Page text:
“I think it's important with these profiles for people to understand that there is change going on," Krob said.

There are 198,550 Latinos in Iowa as of this year. It’s a growing number, but it’s still just about 6 percent of the state’s overall population. The pie chart shows that there are different Latinos here, from all over the country and the world.

The majority of Latinos in the state are still either from Mexico or their family is from there. But there are growing slices of the pie for Guatemalans, Salvadorans and Puerto Ricans. Each of them hit some of their own highs at 4.8, 4.5 and 3.9 percent respectively. Reyes said one reason for the growth in diversity is because Iowa is so welcoming.

“I think that it's a place where you can thrive in, which is why people continue to come," Reyes said.

That could definitely be seen as a thumbs up for Iowa, but as the state becomes more diverse, Reyes said there needs to be more resources and recognition. Otherwise, Latino Iowans could get stuck in an “identity crisis.”

“I lived with my children, they are both first generation. And they were caught in like three different worlds," Reyes said. "My world, the white world, the Iowa world, and then the one in between.”

That’s why Krob said more than just Latinos need to look at these profiles and understand the growing diversity.

“It's really, I think, important to understand that and to be able to look at these different communities and see some of the differences," Krob said. "And see maybe also where as a state, I don’t want to say falling behind, but where we need to do some work in order to help these Iowans.”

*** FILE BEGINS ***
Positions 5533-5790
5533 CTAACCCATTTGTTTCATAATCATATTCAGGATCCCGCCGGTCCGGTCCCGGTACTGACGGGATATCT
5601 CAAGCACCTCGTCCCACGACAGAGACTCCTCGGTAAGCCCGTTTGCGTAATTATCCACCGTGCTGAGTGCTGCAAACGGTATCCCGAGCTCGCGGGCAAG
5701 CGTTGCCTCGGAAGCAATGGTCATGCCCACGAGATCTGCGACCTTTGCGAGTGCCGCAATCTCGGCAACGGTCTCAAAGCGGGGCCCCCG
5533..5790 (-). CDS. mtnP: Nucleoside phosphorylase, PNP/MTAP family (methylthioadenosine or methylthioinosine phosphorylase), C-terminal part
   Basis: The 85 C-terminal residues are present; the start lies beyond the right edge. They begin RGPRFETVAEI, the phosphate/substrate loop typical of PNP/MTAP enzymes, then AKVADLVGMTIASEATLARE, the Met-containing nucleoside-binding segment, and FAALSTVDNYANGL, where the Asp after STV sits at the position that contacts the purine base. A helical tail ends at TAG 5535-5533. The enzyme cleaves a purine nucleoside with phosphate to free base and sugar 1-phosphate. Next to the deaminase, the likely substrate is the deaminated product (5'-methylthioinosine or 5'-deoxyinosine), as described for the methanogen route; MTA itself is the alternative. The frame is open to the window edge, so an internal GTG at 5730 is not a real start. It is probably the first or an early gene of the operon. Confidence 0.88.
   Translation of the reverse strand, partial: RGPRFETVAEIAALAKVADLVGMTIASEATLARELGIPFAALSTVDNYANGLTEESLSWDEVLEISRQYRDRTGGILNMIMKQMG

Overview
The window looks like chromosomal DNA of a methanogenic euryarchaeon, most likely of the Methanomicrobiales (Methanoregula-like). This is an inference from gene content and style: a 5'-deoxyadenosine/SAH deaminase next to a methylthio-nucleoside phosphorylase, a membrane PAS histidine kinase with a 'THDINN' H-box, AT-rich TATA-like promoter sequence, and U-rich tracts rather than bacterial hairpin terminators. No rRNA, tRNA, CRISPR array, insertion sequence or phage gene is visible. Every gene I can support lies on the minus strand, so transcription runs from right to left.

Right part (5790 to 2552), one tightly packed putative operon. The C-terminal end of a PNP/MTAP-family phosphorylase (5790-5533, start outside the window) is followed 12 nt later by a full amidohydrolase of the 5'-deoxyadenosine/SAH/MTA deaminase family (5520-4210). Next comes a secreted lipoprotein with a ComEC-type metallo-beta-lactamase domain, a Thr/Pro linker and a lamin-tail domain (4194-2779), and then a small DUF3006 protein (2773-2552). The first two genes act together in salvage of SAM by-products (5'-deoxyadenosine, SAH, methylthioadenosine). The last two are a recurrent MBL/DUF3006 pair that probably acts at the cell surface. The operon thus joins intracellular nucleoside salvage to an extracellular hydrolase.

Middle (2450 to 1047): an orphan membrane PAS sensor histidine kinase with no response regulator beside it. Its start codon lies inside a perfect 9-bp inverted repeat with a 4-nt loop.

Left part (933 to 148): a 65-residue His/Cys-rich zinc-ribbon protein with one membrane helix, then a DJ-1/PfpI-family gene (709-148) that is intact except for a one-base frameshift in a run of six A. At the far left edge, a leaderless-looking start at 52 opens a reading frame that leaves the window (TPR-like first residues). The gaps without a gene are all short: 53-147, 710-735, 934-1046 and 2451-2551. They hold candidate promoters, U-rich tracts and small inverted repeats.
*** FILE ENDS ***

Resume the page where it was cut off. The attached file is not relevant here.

Nick Salazar, the state director for the League of Latin American Citizens, said as the diversity of Latino Iowans becomes more visible, it breaks down the negative stereotypes of the state.

“It shows the rest of the country that Iowa isn't just a bunch of white folks, Iowa is diverse. And not just with Latinos, but the diverse Latino community that we have with these different folks," Salazar said.

He said this growing diversity plays an even bigger role during an election year.

"Depending on the community you go to, we will see folks from different countries other than Mexico, but I'm glad to hear that it's actually showing up in the numbers. And we actually have more than just one race going to the polls," Salazar said.

Even though Iowa has added Colombians to the pie chart this year, there is still an entire slice that encompasses all other Iowa Latinos. 6.6 percent of the pie is labeled as “All other Hispanic or Latino.” This serves as a sort of "all other" column for ethnicities that do not have a large enough population to have a significant percentage represented.

This story was done in collaboration with Hola Iowa.

Kassidy was a reporter based in Des Moines